Fear and hype surround radiation, which has become something of a bogeyman in part because of popular culture. A radioactive spider bit Peter Parker and turned him into Spiderman. Bruce Banner absorbed radiation in a bomb explosion and became The Incredible Hulk. Radiation from nuclear detonations morphed a small lizard into Godzilla.
“It gives you subliminal messages about the capacity of radiation to do harm,” Professor Bushberg says in a telephone interview.
To be sure, the 1986 nuclear meltdown north of Ukraine’s capital was tragic. Dozens of first-responders died within months from what doctors said was a combination of high radiation, trauma, and burns. It also led to cancer in hundreds of children, says Bushberg, who did environmental studies around Chernobyl in the late 1980s.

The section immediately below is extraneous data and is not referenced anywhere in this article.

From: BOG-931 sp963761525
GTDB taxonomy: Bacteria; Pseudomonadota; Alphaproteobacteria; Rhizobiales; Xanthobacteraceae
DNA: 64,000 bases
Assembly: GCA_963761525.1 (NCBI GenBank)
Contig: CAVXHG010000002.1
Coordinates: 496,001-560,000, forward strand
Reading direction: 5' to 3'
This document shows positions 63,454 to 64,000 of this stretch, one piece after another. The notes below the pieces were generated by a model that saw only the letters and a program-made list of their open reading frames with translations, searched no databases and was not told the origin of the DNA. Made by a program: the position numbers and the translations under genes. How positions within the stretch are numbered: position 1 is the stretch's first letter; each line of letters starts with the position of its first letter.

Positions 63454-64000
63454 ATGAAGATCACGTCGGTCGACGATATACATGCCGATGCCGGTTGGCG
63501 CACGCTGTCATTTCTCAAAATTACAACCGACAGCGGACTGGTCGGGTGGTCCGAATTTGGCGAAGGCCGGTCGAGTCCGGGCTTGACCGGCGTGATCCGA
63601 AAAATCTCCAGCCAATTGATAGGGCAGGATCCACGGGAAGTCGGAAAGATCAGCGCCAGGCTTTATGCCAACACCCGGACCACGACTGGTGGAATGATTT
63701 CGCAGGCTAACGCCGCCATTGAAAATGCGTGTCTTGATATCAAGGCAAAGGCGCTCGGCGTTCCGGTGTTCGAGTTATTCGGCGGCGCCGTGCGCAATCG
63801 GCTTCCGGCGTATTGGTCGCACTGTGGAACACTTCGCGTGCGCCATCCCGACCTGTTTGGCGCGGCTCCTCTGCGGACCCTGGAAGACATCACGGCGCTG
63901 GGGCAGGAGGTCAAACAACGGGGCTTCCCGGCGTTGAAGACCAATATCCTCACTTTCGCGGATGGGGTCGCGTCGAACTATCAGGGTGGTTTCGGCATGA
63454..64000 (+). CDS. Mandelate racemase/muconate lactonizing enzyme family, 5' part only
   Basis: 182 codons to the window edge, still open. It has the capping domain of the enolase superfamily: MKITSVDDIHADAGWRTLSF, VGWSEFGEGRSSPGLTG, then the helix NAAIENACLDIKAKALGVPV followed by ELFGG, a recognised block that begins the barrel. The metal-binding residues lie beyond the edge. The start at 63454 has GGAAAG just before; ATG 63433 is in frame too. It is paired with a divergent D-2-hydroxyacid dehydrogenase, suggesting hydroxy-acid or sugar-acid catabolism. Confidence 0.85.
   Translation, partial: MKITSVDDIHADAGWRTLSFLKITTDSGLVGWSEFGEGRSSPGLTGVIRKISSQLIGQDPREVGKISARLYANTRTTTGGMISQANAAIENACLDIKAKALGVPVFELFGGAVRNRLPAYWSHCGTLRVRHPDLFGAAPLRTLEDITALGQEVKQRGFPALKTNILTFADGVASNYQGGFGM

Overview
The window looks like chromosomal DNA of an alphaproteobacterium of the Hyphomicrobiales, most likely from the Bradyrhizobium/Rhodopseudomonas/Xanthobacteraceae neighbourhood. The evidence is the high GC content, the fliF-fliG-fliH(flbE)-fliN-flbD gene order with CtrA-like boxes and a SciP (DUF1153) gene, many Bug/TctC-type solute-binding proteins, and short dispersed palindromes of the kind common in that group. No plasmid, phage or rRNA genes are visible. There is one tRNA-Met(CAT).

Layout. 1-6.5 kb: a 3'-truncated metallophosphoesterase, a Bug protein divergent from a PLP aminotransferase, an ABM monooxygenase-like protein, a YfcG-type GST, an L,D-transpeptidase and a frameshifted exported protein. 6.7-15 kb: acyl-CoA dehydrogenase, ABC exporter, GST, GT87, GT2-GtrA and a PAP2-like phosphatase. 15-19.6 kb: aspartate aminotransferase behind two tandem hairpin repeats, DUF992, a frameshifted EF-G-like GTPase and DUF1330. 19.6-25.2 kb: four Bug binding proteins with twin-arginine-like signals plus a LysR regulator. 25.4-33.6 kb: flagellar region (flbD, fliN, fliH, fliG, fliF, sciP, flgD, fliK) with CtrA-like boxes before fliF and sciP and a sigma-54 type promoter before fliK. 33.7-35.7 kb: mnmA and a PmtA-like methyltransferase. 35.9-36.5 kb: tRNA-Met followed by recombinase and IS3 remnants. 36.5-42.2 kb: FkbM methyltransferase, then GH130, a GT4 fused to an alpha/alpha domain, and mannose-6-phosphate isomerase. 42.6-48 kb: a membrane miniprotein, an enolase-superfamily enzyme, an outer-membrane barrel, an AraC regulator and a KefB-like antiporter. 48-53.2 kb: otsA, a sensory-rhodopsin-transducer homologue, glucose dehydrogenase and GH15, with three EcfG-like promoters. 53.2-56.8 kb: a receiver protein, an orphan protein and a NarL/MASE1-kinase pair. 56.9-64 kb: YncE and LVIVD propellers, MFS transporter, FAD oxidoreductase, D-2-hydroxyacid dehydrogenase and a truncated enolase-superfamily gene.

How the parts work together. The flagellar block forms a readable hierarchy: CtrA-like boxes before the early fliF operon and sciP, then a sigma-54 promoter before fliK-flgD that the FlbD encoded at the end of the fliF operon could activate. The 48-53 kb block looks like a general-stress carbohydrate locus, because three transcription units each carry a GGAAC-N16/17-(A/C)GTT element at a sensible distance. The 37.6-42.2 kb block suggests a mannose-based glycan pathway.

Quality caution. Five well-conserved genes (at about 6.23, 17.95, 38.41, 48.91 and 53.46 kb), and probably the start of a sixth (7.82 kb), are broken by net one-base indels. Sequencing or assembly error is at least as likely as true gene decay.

But the extent of devastation from Chernobyl is hotly debated.
“After more than 20 years of extensive study, there is no consistent evidence of increased birth defects, leukemia, or most other radiation-related diseases,” journalist Peter Hessler wrote in a 2010 article for The New Yorker. He said the only public epidemic consists of high rates of cancer in children, who tend to be more sensitive to radiation.
Even those incidences of cancer could have been prevented, scientists say, if the Soviet government had warned locals against feeding contaminated milk to their children.